While Cuba is often recognized for its pristine beaches and throbbing rumbas, it is also home to a burgeoning biotechnology industry. A 2012 study published in the American Journal of Public Health found that despite the country’s limited resources, it had created a system that many other countries, including a few developed countries, might envy.
Cuba has the highest doctor-to-patient ratios in the world: over eight for every 1,000 citizens – more than double the rate in the US and in the UK. Also, Cuba has a similar life expectancy to the US and a lower infant mortality rate: 4:1,000 live births compared to 5.7. Women receive a minimum of 13 antenatal check-ups during pregnancy and maternity homes care for those with high-risk pregnancies or social problems. All Cuban families receive a minimum of an annual visit from the family doctor. As well as carrying out routine health checks such as blood pressure and heart checks, they also monitor lifestyle and other factors that can affect health. Higher risk families, for example, those with existing health conditions, or smokers, are seen more regularly. So it comes as no surprise that Cuban medical research discovered treatments for health issues the whole humanity has been struggled with, such as:
Lung cancer treatment
Perhaps the most well-known Cuban innovation is the vaccine CimaVax. Prompted by the country’s high rate of lung cancer, researchers began work on a lung cancer vaccine back in the mid-1990s. Invented by researchers at the Center of Molecular Immunology (CIM) in Havana, CimaVax targets a growth factor in cancer cells in a way that can arrest the spread of the disease. It can be used as both a treatment for lung cancer patients and a preventive measure for people at high risk of the disease. It is a type of immunotherapy that harnesses the body’s immune system to fight lung cancer. In 2017, Roswell Park in the US initiated a clinical trial involving CIMAvax.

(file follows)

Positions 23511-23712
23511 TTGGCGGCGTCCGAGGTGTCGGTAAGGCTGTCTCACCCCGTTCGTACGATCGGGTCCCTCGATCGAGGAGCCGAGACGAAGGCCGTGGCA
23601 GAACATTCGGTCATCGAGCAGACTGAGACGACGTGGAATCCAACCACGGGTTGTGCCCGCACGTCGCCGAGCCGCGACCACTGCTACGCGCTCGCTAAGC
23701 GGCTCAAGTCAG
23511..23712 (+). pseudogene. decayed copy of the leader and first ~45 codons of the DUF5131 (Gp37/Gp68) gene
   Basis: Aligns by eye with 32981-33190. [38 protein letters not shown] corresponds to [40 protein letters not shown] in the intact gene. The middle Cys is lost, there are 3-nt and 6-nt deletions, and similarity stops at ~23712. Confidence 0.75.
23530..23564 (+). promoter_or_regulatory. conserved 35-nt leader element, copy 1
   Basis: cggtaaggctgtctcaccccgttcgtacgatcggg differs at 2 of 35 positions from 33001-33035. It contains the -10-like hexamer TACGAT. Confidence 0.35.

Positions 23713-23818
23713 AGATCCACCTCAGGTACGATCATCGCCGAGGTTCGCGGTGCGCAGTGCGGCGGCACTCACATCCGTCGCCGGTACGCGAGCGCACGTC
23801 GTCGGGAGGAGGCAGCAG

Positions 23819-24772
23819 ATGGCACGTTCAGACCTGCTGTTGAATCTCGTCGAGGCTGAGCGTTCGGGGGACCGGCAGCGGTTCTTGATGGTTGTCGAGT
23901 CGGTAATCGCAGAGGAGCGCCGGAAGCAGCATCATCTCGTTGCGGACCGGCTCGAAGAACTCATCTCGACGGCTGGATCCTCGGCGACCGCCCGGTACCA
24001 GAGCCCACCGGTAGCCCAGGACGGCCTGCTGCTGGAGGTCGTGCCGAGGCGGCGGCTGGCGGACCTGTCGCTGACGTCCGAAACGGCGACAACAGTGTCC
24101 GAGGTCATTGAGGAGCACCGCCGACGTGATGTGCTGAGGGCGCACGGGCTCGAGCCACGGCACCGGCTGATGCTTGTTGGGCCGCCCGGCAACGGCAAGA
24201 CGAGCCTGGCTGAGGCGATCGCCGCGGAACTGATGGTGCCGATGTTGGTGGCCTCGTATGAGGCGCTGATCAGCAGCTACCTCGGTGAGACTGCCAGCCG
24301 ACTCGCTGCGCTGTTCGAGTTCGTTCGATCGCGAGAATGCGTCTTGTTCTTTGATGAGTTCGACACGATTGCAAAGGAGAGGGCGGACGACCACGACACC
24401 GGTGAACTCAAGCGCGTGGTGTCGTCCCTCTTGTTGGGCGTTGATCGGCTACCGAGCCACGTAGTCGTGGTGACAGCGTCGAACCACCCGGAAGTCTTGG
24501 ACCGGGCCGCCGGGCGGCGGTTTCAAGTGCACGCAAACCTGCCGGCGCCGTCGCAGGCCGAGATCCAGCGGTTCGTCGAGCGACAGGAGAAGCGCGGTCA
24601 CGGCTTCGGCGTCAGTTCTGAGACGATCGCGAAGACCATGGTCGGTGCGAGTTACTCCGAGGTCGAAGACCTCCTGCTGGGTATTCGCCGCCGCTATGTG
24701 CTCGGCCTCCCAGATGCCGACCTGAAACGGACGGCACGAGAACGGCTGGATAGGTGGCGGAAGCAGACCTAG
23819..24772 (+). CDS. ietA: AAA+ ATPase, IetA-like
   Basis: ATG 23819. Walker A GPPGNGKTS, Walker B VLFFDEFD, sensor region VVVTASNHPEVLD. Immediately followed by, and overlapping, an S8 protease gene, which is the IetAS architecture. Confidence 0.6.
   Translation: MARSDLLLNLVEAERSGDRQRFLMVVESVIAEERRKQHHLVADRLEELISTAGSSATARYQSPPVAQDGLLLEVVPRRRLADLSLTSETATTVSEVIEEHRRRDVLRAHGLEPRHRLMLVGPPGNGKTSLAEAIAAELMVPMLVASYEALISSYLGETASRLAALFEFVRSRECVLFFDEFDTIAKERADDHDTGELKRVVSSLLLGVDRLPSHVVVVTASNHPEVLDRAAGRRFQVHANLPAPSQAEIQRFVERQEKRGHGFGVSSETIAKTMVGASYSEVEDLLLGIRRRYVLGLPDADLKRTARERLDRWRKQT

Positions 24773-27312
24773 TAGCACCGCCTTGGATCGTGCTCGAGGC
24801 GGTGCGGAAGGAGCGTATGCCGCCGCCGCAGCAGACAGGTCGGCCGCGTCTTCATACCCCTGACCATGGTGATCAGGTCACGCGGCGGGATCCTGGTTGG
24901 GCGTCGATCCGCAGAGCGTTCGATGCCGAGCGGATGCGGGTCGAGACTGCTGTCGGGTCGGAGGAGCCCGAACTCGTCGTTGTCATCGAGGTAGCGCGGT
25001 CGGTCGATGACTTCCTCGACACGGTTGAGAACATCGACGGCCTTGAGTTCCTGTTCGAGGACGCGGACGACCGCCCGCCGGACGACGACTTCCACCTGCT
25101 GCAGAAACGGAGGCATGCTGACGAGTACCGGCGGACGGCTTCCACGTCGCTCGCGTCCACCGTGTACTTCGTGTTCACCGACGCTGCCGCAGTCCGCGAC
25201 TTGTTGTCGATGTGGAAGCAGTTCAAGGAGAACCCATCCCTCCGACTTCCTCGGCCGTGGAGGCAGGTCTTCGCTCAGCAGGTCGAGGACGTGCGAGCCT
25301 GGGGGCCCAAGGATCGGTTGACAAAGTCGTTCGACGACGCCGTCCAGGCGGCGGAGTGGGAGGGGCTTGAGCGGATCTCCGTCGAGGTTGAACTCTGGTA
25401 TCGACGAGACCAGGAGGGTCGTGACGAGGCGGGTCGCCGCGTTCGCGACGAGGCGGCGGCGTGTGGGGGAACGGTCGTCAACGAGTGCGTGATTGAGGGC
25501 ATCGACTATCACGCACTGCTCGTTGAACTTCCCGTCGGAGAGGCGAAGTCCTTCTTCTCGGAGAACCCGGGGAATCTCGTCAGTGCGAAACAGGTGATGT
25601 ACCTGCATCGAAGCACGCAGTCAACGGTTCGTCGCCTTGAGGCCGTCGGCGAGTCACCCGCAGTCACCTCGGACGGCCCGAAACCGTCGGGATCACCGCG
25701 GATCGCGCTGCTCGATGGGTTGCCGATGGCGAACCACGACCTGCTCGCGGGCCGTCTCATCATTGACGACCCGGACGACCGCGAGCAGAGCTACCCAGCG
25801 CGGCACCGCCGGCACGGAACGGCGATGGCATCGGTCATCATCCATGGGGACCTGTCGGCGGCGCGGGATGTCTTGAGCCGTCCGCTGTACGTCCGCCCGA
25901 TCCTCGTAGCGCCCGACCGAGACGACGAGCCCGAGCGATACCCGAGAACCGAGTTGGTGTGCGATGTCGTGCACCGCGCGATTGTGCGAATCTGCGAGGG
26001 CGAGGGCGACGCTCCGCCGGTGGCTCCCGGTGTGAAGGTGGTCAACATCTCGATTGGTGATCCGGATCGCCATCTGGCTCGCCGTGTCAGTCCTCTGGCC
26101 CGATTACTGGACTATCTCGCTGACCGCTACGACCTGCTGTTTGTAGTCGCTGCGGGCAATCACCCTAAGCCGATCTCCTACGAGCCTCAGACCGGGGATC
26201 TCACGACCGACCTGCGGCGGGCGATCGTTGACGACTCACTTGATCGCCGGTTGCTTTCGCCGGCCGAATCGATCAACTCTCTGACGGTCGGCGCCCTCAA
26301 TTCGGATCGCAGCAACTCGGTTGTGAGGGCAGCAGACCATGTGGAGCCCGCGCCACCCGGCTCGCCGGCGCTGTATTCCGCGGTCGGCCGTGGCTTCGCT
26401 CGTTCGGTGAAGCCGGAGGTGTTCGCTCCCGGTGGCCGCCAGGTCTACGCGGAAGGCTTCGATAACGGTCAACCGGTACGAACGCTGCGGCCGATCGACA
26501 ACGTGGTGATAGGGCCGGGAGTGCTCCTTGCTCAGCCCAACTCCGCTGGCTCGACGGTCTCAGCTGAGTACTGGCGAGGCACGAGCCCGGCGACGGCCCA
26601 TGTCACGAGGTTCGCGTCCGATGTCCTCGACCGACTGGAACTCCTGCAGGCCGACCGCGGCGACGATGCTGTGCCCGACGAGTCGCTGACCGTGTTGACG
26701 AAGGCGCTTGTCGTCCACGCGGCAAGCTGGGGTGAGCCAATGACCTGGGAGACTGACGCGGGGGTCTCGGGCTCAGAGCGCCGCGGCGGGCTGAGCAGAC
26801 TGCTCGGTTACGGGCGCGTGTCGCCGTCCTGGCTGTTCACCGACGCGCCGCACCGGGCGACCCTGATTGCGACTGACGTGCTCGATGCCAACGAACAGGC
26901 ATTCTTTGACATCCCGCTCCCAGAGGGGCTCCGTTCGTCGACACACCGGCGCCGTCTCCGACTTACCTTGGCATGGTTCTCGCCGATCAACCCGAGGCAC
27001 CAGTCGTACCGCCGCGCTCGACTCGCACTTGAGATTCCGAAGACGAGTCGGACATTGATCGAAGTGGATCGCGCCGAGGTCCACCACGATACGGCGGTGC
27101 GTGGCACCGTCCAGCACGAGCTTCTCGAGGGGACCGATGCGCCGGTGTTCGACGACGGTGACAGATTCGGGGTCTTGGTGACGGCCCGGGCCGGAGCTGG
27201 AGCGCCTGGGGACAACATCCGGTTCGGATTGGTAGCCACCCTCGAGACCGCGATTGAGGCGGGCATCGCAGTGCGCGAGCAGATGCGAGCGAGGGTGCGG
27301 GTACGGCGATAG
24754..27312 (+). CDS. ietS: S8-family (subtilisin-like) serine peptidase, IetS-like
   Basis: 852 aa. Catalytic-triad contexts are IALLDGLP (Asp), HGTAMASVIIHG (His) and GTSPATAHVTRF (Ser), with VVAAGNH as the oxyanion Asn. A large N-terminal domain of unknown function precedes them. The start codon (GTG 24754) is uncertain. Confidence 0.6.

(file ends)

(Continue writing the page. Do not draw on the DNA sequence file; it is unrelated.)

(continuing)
Heberprot-P – a treatment for diabetic foot ulcers
In 2018, 34.2 million Americans, or 10.5% of the population, had diabetes. When uncontrolled diabetes causes nerve and blood vessel damage in a person’s foot, it can lead to one of the most debilitating complications of the disease: the development of foot ulcers — deep, red sores that can penetrate to the bone. These ulcers can become vulnerable to gangrene (tissue death), and in a worst-case scenario can result in toe, foot or leg amputations.
Multiple studies of different populations of people who have had their lower limbs amputated show that the procedure is linked to an increased risk of early death. Since 2006, Cuba has had a drug for foot ulcers called Heberprot-P that prevents the need for amputations. Invented by scientists at the Center for Genetic Engineering and Biotechnology in Havana, the treatment, which its creators describe as an “epidermal growth factor,” is injected near the affected area and can accelerate the skin’s healing process, closing a wound safely over the course of about three months.
Treatment that eradicated HIV and syphilis transmission from mother to child
30 JUNE 2015 – Cuba became the first country in the world to receive validation from WHO that it has eliminated mother-to-child transmission of HIV and syphilis. As part of the program, the country worked to ensure early access to prenatal care, HIV and syphilis testing for both pregnant women and their partners, treatment for women who test positive and their babies, caesarean deliveries and substitution of breastfeeding. These services are provided as part of an equitable, accessible and universal health system in which maternal and child health programs are integrated with programs for HIV and sexually transmitted infections.
And these were just a few of the most famous Cuban medical inventions…